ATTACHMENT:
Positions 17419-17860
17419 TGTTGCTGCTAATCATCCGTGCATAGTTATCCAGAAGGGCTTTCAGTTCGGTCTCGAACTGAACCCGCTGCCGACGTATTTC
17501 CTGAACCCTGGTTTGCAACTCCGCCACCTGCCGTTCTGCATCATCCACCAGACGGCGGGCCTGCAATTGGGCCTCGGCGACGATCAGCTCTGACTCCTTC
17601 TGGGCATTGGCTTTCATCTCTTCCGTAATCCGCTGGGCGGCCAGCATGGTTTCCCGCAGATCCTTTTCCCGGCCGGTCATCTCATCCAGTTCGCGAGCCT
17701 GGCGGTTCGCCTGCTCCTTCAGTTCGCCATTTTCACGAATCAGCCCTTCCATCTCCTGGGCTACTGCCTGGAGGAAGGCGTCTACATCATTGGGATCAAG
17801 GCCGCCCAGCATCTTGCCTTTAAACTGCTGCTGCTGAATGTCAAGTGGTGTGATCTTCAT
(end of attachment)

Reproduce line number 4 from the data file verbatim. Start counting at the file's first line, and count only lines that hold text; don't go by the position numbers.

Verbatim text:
17601 TGGGCATTGGCTTTCATCTCTTCCGTAATCCGCTGGGCGGCCAGCATGGTTTCCCGCAGATCCTTTTCCCGGCCGGTCATCTCATCCAGTTCGCGAGCCT